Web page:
I can’t say definitively that these are the best books because I haven’t read everything out there, and who am I to decide for others, right? But these five novels all touched me, thrilled me, and in various ways impressed me the most. Don’t try to get me to list them in order of preference though, because I won’t. I can’t. To be eligible to be on this humble list, the books needed to have been published in Canada for the first time, between January and October of 2011. Of course, I’d prefer to write down a list of 20 or at least 10 titles, but the tough assignment from the CFL throne specified only five. Watch my blog The House of Crime and Mystery where I’ll soon post a list divided in different categories – my house, my rules. So, here is my top five of 2011, in alphabetical order of authors’s last name.
The End of Everything by Megan Abbott
Lizzie Hood is a 13-year-old girl who lives in near perfect happiness with her brother and mother. Although fatherless, it’s a normal family. But then there’s Lizzie’s best friend Evie Verver and her seemingly perfect family. Until one day, when Evie doesn’t come back from school. Just like that, Lizzie’s world is shattered, the pieces like slivers of a mirror in which she catches images of her now disturbed life. As with most broken mirrors, this one can’t be perfectly glued back together and Lizzie starts seeing the deformed reality that surrounds her, including many secrets and lies. Because the imperfect world that hides among grown-ups carries themes that can be troubling and disturbing, this could have been a depressing book. In the hands of Megan Abbott it becomes an emotional ride via a coming-of-age-too-fast story that will stay with you long after its resolution.
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A Drop of the Hard Stuff by Lawrence Block
The 17th Matt Scudder novel takes place during his first year as an unlicensed PI. One day, Scudder bumps into Jack Ellery, a childhood friend he hasn’t seen in many years. Now two years into sobriety, Ellery is following the AA 12-step program and making amends with people from his past. He ends up dead because of it. Scudder is hired by Ellery’s sponsor to investigate the murder. People he speaks to get killed, and he also becomes a target. Everything evolves with a slow rhythm. As in life, not everything happens at break-neck pace, but as Scudder gets nearer to the truth, and closer to danger, I couldn’t let go of the book. Block finds a brilliant way of tying everything up for a very satisfying conclusion. He proves once again that you can write a long-standing series and still come up with fresh ideas to renew your characters and keep them interesting.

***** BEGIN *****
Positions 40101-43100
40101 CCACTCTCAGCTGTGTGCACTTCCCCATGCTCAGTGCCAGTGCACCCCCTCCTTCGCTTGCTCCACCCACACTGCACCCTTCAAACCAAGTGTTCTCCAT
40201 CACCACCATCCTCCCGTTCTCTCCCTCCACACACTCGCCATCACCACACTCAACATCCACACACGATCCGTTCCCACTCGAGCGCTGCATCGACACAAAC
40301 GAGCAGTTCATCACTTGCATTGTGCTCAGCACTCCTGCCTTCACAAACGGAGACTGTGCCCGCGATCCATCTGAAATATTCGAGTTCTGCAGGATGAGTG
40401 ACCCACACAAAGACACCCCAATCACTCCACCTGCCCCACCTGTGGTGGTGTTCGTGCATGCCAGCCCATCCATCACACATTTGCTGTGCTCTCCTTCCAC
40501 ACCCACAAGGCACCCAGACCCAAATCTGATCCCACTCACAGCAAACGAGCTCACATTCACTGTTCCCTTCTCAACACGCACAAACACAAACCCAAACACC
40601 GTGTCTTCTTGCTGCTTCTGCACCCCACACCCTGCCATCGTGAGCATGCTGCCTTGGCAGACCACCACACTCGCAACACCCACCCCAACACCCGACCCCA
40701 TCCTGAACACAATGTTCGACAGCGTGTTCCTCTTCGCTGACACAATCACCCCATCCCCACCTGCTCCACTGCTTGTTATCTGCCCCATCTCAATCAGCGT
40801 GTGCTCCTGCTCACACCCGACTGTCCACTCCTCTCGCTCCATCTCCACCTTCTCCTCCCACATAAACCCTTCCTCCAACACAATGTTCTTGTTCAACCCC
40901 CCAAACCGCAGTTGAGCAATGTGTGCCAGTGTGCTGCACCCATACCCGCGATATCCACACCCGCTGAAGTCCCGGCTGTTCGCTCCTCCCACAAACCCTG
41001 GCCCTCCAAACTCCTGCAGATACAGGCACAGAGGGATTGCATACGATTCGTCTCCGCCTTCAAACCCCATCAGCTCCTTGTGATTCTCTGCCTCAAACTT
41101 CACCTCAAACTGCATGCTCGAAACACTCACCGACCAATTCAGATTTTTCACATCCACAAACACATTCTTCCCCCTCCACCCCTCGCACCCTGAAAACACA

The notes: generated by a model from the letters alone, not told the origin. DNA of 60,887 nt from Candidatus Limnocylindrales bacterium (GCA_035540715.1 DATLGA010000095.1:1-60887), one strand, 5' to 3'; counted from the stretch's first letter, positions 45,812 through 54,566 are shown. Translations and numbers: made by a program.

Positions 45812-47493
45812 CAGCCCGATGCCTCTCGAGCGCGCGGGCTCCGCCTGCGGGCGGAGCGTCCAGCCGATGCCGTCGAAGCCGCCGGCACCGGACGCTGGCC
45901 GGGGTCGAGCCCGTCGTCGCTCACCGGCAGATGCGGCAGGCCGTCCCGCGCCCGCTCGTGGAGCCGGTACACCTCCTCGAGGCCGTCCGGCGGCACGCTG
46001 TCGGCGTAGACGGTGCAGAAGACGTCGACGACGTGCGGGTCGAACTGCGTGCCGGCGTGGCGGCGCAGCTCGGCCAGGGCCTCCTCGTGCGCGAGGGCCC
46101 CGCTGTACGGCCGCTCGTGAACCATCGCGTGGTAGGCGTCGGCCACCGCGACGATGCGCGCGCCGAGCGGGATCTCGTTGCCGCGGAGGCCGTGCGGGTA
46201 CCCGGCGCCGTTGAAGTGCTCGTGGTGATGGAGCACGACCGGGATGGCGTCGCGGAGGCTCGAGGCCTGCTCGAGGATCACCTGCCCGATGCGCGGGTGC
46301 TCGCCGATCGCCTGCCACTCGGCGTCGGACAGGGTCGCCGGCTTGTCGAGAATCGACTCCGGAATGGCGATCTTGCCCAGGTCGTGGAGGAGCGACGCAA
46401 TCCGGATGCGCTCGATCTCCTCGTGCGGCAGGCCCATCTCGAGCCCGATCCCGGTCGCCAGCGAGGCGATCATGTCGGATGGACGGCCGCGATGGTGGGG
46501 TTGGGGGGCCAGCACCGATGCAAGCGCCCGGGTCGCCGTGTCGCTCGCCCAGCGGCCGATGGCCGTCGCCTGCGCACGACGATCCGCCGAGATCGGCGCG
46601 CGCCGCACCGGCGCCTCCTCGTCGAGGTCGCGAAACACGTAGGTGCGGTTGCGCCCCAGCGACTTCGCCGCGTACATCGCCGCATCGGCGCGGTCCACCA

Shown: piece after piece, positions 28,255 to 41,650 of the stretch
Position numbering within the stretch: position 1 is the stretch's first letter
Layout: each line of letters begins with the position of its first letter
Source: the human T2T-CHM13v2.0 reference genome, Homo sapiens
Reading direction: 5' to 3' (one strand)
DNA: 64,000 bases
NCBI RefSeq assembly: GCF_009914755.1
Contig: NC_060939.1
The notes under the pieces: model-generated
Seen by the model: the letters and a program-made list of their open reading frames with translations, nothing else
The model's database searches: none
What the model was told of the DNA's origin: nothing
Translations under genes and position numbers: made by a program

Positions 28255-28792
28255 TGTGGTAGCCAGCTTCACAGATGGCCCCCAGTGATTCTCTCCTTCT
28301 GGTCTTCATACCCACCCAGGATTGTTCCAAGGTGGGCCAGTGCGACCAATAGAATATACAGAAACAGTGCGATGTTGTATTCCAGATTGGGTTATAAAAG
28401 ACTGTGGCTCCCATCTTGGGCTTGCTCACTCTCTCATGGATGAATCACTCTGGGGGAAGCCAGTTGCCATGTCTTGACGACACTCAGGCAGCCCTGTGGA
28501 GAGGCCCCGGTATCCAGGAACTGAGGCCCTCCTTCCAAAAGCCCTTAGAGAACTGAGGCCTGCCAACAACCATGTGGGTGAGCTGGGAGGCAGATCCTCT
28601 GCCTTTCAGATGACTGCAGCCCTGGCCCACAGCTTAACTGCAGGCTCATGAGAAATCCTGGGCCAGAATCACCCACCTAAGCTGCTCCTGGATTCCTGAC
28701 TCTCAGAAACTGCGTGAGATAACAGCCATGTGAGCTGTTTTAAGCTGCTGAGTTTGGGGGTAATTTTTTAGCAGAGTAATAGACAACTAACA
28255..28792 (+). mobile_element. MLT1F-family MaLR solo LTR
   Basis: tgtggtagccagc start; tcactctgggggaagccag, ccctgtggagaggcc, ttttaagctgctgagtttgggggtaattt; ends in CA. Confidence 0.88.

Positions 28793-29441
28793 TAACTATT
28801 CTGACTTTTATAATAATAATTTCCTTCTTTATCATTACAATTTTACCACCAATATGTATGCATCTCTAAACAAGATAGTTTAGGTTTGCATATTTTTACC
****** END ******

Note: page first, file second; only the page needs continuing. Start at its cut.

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The Fifth Witness by Michael Connelly
Defense lawyer Mickey Haller is now representing homeowners fighting foreclosures. Mitchell Bondurant, a banker in charge of many of these foreclosure files is brutally murdered and one of Haller’s clients, Lisa Trammel, is arrested and quickly charged with murder. Haller and his team must defend her in what becomes a highly publicised trial. This is one of Connelly’s most complete books: his prose is meticulous and he keeps all threads of the story tightly knitted together. He tells a tale that grips the reader right from the start, when we find Mickey Haller in his ‘office’ (his bulletproof Lincoln Town Car), up until the finale when the truth is revealed. It’s the whole truth, and a bit more than that for the defense lawyer. Connelly delivers a nice conclusion that promises new developments in Mickey Haller’s future.
Motor City Shakedown by DE Johnson
It’s 1911, in Detroit, a war is raging between Italian gangs. You’ll find well-organised, street-smart kids running errands and doing the odd jobs for everyone, corrupt policemen, union workers getting hungrier and angrier, the burgeoning car industry, and an unlikely partnership between three people who need to save their families, themselves and their reputations. While Will Anderson is looking to avenge the murder of his friend Wesley at the hands of crime boss Vito Adamo, he tries to regain Elizabeth Hume’s trust and her love. When their lives are threatened by the Gianolla gang, they find an ally in one of the rare uncorrupted cops in Detroit, Detective Thomas Riordan. The plot takes many twists and even more shady characters in a city that comes alive through its streets, its people and some historical landmarks. If you liked Dennis Lehane’s Kenzie and Gennaro series set in 1990s Boston, you’ll love DE Johnson’s Will and Lizzie in 1910’s Detroit. This is historical crime at its best.
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The Cut by George Pelecanos
Spero Lucas is fresh out of the Marine Corps after fighting in Iraq for 10 years. He now works as a PI and is hired by a drug dealer to find packages that were stolen from his street employees. Spero will unintentionally put innocent lives in the path of a gang of indiscriminate criminals, and he will need to correct the wrongs he causes. Pelecanos gets you right in the middle of people’s lives, at a point where they have bags of experience behind them and when the future in front of them can be rerouted, for the better or the worse. While revisiting some familiar themes, Pelecanos doesn’t repeat himself and instead expertly keeps stretching the boundaries of the crime genre. Don’t be fooled by the genre tag because this is, first and foremost, a great novel that shouldn’t be categorised otherwise.
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